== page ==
When the Palo Alto City Council convenes for its first meeting of 2019, it will undoubtedly look and feel like a new day at City Hall.
For the first time, there will be seven council seats instead of nine, thanks to an initiative passed by the voters in 2014.
Ed Shikada will sit in the city manager's chair, having taken over from James Keene, the city's top executive for the past decade.
Council veterans Karen Holman and Greg Scharff, who have served since 2009 and who best exemplify the council's competing visions on growth, will be conspicuously missing, each having termed out.
Most significantly, three members will be sworn in for fresh four-year terms. Each will be tasked with sacrificing his or her Monday nights to address the city's myriad problems: from the housing crisis to traffic congestion; from ongoing airplane noise to mounting pension obligations. They will oversee construction of Palo Alto's new police headquarters, a project decades in the making, as well as new bike boulevards, garages and fire stations.
They will also make crucial decisions on transforming Cubberley Community Center, designing a new neighborhood within Ventura, and realigning the city's rail crossings — an endeavor often described as the largest infrastructure project in Palo Alto's history. Each of these will impact the city for decades to come.
Whom will the voters trust to accomplish these goals?
This year's five candidates offer a blend of the familiar and the new. Three are incumbents: Tom DuBois, Eric Filseth and Cory Wolbach. DuBois and Filseth have been cautious about city growth and have generally voted with Holman, their different styles notwithstanding. Wolbach has been the council's staunchest housing advocate and has led the push, along with Mayor Liz Kniss and Councilman Adrian Fine, to make significant changes to the zoning code to encourage more residential construction.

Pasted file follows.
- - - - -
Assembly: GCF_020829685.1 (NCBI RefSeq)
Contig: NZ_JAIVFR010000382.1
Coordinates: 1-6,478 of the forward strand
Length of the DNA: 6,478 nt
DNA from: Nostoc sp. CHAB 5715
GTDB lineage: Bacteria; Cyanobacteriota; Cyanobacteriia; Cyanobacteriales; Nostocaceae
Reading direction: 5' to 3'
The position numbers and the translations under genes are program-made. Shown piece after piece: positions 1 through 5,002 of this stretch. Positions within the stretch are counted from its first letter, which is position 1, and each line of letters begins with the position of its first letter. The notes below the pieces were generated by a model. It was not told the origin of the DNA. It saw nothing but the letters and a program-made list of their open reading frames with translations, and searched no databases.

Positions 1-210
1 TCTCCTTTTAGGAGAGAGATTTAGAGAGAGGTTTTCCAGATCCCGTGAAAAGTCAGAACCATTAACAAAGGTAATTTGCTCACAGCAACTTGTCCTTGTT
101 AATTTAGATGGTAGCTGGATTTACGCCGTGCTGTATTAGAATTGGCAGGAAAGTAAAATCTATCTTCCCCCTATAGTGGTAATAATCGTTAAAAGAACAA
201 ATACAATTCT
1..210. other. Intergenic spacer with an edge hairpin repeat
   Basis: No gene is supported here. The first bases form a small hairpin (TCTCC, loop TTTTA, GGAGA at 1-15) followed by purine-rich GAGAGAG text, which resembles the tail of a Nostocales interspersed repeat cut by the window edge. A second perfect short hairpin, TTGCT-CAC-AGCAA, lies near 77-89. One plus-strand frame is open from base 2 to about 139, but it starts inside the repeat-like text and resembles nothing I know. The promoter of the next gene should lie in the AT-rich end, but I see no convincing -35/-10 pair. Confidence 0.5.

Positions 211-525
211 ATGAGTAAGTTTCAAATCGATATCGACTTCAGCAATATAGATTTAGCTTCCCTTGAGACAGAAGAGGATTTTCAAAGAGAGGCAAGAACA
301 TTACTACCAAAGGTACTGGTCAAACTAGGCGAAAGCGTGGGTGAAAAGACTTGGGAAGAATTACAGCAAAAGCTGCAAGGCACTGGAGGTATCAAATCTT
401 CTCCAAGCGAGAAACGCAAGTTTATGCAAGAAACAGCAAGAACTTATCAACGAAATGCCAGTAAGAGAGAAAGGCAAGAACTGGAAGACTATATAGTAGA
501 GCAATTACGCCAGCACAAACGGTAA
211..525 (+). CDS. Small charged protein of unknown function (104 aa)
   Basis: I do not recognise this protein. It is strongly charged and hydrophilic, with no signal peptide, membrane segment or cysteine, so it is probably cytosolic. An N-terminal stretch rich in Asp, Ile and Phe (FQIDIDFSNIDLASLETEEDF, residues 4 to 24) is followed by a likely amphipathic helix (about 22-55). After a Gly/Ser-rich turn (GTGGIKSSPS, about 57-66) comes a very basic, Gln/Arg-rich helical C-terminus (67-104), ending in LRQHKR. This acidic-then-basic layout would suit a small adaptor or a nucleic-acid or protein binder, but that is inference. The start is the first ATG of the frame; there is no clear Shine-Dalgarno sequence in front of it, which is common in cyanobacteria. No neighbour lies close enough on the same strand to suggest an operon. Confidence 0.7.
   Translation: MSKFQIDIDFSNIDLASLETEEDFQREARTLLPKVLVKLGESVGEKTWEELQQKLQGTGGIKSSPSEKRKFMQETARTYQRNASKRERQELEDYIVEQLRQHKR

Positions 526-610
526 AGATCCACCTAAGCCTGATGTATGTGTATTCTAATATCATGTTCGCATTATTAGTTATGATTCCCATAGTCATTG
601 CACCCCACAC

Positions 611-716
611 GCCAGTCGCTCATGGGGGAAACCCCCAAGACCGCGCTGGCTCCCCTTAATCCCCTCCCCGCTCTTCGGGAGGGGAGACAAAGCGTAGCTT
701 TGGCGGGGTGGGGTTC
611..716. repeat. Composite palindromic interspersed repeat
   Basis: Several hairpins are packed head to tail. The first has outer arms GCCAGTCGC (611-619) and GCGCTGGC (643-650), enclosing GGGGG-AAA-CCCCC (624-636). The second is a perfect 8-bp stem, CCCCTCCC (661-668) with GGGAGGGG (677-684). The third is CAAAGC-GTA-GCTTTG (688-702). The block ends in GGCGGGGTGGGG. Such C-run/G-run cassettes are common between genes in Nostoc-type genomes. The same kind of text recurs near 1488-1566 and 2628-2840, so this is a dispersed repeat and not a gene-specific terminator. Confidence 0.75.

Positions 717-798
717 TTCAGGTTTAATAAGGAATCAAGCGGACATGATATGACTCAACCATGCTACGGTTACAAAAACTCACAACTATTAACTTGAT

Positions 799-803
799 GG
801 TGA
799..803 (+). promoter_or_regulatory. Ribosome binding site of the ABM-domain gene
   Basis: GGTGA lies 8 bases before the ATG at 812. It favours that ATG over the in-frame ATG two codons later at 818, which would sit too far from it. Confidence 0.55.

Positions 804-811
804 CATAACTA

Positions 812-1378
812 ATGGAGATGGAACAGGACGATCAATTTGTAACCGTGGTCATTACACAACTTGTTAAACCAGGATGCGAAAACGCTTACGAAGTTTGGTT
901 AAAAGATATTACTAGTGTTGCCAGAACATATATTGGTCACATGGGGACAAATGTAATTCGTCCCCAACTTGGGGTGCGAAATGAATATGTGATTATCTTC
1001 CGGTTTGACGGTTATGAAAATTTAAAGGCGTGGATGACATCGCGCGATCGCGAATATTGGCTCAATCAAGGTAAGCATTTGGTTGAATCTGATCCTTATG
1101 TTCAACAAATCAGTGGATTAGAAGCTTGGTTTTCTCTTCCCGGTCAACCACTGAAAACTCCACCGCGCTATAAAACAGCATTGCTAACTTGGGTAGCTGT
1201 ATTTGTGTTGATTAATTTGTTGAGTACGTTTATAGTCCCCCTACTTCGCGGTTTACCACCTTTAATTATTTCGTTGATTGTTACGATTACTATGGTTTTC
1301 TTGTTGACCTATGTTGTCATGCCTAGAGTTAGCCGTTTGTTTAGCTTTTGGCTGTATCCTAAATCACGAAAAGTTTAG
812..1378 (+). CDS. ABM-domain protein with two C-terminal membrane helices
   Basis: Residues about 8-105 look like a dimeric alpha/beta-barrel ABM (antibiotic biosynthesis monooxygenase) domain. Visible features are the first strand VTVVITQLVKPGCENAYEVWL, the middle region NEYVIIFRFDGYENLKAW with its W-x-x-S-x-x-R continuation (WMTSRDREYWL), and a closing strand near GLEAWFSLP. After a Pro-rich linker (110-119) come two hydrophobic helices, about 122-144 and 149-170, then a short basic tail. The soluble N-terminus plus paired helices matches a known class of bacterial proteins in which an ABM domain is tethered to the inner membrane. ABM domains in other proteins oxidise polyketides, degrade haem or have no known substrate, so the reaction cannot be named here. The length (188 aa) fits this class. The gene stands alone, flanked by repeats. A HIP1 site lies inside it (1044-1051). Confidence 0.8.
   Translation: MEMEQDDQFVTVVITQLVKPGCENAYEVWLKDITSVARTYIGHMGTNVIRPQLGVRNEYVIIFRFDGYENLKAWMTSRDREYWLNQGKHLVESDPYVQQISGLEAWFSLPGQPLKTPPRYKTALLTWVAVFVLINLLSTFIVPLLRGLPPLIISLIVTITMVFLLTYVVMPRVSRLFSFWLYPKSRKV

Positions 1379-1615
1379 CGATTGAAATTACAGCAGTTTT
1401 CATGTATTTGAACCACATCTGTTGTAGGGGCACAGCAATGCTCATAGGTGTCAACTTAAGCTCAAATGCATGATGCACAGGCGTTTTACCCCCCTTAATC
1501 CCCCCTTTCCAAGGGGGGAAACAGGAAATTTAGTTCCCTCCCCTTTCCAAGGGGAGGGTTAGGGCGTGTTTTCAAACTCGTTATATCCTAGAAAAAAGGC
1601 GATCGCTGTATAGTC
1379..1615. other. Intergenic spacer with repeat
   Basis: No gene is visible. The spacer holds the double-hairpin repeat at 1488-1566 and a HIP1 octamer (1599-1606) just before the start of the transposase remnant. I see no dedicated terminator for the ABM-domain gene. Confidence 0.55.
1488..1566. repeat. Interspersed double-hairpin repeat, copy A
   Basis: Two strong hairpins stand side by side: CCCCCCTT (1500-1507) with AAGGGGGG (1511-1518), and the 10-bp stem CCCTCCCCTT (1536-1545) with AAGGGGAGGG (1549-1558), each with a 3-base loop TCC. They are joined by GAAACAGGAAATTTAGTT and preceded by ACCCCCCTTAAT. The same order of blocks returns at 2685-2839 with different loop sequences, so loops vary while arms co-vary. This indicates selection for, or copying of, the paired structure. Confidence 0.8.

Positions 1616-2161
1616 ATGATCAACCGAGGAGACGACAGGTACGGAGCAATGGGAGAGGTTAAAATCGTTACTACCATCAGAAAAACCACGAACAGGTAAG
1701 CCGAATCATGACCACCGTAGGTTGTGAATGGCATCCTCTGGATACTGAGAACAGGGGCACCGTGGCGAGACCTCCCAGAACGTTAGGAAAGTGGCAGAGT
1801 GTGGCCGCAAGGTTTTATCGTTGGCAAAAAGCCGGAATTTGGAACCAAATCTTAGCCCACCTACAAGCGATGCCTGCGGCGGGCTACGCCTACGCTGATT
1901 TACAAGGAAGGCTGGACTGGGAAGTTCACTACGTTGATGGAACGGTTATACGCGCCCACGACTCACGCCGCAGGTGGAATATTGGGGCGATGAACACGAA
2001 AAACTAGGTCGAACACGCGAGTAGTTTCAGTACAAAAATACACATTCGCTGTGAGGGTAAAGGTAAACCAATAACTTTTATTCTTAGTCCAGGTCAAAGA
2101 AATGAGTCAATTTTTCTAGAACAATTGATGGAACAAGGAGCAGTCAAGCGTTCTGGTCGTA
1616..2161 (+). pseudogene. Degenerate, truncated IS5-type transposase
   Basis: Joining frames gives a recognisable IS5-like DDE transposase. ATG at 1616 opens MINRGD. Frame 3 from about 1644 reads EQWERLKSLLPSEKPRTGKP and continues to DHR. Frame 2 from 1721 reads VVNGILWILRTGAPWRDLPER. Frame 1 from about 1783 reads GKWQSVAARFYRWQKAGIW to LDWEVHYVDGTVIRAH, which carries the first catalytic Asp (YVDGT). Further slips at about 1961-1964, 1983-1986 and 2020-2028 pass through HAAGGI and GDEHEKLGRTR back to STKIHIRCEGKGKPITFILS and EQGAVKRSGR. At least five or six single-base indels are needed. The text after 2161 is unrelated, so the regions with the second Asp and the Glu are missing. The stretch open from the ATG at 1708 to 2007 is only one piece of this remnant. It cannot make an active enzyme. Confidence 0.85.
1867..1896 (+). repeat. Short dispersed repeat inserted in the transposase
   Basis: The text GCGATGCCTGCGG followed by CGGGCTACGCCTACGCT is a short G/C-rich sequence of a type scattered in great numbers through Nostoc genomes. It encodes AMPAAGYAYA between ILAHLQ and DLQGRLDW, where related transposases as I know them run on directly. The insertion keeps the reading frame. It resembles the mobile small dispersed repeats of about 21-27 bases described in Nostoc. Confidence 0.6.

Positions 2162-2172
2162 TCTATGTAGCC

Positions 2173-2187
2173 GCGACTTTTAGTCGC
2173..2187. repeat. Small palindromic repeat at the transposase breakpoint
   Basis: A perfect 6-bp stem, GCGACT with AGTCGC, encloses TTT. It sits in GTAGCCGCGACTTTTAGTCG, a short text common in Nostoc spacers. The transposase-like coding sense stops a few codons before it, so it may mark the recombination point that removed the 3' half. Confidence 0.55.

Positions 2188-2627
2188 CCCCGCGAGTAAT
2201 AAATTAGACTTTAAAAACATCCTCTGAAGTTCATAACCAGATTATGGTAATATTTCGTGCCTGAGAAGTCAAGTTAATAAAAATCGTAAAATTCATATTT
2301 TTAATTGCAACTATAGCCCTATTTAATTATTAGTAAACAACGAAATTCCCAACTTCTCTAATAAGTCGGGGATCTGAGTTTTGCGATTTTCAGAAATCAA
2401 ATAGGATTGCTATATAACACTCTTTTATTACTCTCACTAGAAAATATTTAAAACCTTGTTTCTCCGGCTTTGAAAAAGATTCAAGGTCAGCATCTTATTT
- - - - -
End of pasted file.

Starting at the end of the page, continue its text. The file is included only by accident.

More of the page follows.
Though newcomers, candidates Pat Boone and Alison Cormack may also look somewhat familiar to Palo Alto voters. Boone is a longtime TV reporter who's been on NBC Bay Area newscasts. Cormack led Palo Alto's successful 2008 campaign to rebuild its libraries.
This voter guide features a profile of each candidate and a handy chart showing each one's position on some of Palo Alto's most critical and divisive issues, including renter protections, a new business tax and the proposed downtown garage.
Our City Council endorsements are available here. Happy voting!
Read profiles and watch videos of each candidate:
Get to know the candidates and their positions better by watching videos of the Weekly's Oct. 3 debate, an episode of our weekly webcast Behind the Headlines as well as biographical and endorsement interviews. All are posted on our YouTube page.
In the biographical "Meet the candidate" interviews, the five Palo Altans talk about their upbringings, careers and families. In the endorsement interviews and debate, they share their views on recent controversies and Palo Alto's most pressing issues.
For the Weekly's complete coverage of this and other election races this fall, visit our Wakelet page.
Find more coverage on Palo Alto races and measures, including upcoming election events and videos of voter-education events here.